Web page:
On Wed, Aug 9, 2017 at 4:26 PM, Mike Bayer <mike...@zzzcomputing.com> wrote:
> made. Which is above, **if you are not using begin() and commit(),
> the way we just said you should, then you should turn off
arg arg ARG ARG
"if you are **not** using begin() and commit(), and are instead just
calling flush() which fully commits, then you should **disable**
expire_on_commit=True, to avoid excessive re-loads of data."
That section needs another rewrite but then again
> the entire concept of "subtransactions" also needs to be discouraged
> as these are all obsolete patterns.
>> (3) I feel that, even with the context manager, the transaction boundaries
>> are still blurry because the developer does not know what will actually get
>> committed in the database. For example, if a previous part of the code
>> changed something, then called an action that commits the session, the
>> previous change will get committed as well.
> So this whole part sounds wrong. If you want your database function
> to occur in the context of a larger transaction, then by definition,
> there may be other pending data present. Whether that data is pending
> in the session of your Python application, or pending in the MVCC
> buffer of your database, doesn't matter from a transaction-level point
> of view. It might matter for performance or debugging reasons, but in
> that case, you'd want to just emit flush() at the top of the block, so
> that those pending changes are on the server side of the transaction
> rather than the client side, but all of it is still pending as far as
> being permanent to disk and visible to the rest of the world.
> if you have a function that wants to persist data out to the database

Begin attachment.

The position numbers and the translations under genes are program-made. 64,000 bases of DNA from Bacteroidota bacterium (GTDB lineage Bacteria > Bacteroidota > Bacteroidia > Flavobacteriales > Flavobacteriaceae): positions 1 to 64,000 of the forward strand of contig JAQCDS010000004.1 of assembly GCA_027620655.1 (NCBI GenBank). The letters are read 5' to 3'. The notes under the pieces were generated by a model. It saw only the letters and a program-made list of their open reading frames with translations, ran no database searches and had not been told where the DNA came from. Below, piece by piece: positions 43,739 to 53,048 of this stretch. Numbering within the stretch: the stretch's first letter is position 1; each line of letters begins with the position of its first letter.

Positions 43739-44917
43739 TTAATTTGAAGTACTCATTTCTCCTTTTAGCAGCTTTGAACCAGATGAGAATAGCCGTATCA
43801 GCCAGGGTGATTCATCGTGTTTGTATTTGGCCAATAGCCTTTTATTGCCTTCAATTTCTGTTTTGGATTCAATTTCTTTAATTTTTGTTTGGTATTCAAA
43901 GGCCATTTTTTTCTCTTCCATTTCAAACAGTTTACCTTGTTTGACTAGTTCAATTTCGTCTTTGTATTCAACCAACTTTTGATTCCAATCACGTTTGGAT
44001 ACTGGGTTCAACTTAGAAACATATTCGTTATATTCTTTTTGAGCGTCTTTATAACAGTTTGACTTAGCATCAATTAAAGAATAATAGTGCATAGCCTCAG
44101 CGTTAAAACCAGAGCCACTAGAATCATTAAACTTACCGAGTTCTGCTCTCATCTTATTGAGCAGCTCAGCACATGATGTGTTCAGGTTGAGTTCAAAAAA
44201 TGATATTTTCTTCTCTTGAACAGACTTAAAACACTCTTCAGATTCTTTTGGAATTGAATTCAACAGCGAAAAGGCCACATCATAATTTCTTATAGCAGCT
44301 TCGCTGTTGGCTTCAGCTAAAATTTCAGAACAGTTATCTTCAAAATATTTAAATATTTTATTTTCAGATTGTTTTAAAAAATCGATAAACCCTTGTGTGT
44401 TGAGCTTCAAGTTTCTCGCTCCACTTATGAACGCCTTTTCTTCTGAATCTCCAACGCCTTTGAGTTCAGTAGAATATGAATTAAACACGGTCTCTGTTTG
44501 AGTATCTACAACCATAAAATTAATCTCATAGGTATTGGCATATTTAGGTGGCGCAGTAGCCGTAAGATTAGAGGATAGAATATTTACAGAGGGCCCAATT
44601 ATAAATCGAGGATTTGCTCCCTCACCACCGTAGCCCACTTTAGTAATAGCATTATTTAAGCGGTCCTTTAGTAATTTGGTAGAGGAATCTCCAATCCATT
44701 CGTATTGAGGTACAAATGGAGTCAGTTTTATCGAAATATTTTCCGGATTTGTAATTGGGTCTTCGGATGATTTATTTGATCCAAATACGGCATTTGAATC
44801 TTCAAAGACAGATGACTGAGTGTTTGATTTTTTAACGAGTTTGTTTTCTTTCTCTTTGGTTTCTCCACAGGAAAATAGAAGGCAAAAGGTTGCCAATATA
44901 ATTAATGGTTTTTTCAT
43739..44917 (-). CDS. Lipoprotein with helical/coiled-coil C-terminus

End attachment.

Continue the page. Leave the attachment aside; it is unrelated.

> and it does not want to persist data that is already pending in the
> ongoing tranasction, it should use a separate transaction. This is
> a common use case and it is what you do if you are for example putting
> rows into a job queue type of table, or sending out messages that are
> going to show up in some log or console output somewhere.
>> I've searched around and found
>> this: https://github.com/mitsuhiko/flask-sqlalchemy/pull/447 which basically
>> issues a rollback on entering the context manager to ensure that only what
>> is within the context manager will get committed. What do you think of it?
> I'm much more a proponent of writing one's own patterns that suit
> their application rather than making the prepackaged ones in something
> like Flask fit. I think if it implicitly rolls back, that's a
> terrible idea because if you truly expect that nothing important is
> present in the session, it should be asserting that and raising if
> something is found (look in session.new, session.dirty,
>> can immediately see a problem where if I query for an object before passing
>> it to an action, then use the context manager, all the work done on querying
>> is lost since the object state is expired on rollback.
>> I'd appreciate any advice/input.
>> SQLAlchemy -
>> The Python SQL Toolkit and Object Relational Mapper
>> To post example code, please provide an MCVE: Minimal, Complete, and
>> Verifiable Example. See http://stackoverflow.com/help/mcve for a full
>> You received this message because you are subscribed to the Google Groups
>> "sqlalchemy" group.
>> To unsubscribe from this group and stop receiving emails from it, send an
>> email to sqlalchemy+unsubscr...@googlegroups.com.
>> To post to this group, send email to firstname.lastname@example.org.
>> Visit this group at https://groups.google.com/group/sqlalchemy.
>> For more options, visit https://groups.google.com/d/optout.
The Python SQL Toolkit and Object Relational Mapper
To post example code, please provide an MCVE: Minimal, Complete, and Verifiable
Example. See http://stackoverflow.com/help/mcve for a full description.
You received this message because you are subscribed to the Google Groups
To unsubscribe from this group and stop receiving emails from it, send an email
To post to this group, send email to email@example.com.
Visit this group at https://groups.google.com/group/sqlalchemy.
For more options, visit https://groups.google.com/d/optout.